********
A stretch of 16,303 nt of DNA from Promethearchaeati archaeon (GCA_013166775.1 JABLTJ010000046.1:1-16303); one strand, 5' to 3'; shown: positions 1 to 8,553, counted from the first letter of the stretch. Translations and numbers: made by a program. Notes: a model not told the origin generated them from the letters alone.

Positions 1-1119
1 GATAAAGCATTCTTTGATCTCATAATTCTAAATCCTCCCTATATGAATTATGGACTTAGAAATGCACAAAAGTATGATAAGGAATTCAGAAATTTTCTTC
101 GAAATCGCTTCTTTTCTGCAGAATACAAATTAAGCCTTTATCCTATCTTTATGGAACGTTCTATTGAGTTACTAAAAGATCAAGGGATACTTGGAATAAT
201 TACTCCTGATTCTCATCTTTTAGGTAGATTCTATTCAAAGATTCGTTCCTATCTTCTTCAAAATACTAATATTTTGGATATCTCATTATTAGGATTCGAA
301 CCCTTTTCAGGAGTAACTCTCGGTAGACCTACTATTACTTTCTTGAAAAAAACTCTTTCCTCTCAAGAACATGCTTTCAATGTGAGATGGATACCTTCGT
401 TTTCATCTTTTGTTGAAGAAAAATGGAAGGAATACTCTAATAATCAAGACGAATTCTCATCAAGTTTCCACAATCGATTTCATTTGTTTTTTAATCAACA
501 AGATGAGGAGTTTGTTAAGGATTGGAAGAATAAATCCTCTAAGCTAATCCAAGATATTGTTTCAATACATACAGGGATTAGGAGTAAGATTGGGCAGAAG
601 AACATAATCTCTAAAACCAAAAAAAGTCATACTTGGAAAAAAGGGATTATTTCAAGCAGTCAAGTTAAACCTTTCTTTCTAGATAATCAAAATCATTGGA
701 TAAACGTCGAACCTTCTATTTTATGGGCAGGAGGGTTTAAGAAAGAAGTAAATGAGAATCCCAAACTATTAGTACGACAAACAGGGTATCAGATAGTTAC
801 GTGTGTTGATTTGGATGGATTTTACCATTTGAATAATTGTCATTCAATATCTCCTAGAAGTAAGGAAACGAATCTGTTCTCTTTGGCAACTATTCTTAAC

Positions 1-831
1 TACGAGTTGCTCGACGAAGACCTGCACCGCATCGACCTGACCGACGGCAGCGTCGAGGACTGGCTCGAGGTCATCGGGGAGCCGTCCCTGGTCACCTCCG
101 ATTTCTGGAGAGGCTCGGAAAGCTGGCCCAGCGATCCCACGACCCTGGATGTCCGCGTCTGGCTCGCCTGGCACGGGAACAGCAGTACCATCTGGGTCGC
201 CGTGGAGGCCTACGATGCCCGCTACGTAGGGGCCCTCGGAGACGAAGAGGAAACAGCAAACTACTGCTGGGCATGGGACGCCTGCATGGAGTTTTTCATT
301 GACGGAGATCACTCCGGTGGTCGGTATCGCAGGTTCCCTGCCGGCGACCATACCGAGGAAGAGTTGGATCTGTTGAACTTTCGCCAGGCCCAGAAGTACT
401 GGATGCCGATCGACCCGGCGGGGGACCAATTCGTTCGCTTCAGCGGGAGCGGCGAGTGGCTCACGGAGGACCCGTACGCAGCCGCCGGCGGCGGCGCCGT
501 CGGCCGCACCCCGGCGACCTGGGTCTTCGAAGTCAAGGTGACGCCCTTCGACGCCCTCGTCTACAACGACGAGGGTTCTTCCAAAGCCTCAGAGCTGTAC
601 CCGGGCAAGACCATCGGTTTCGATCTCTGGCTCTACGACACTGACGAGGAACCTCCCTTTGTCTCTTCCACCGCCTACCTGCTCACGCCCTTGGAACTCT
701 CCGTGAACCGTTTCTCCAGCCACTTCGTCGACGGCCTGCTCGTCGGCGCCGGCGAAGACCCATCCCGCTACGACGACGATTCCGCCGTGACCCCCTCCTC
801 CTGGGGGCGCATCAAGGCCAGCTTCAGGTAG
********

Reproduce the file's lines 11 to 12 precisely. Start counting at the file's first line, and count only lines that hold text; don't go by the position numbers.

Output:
801 GTGTGTTGATTTGGATGGATTTTACCATTTGAATAATTGTCATTCAATATCTCCTAGAAGTAAGGAAACGAATCTGTTCTCTTTGGCAACTATTCTTAAC

Positions 1-831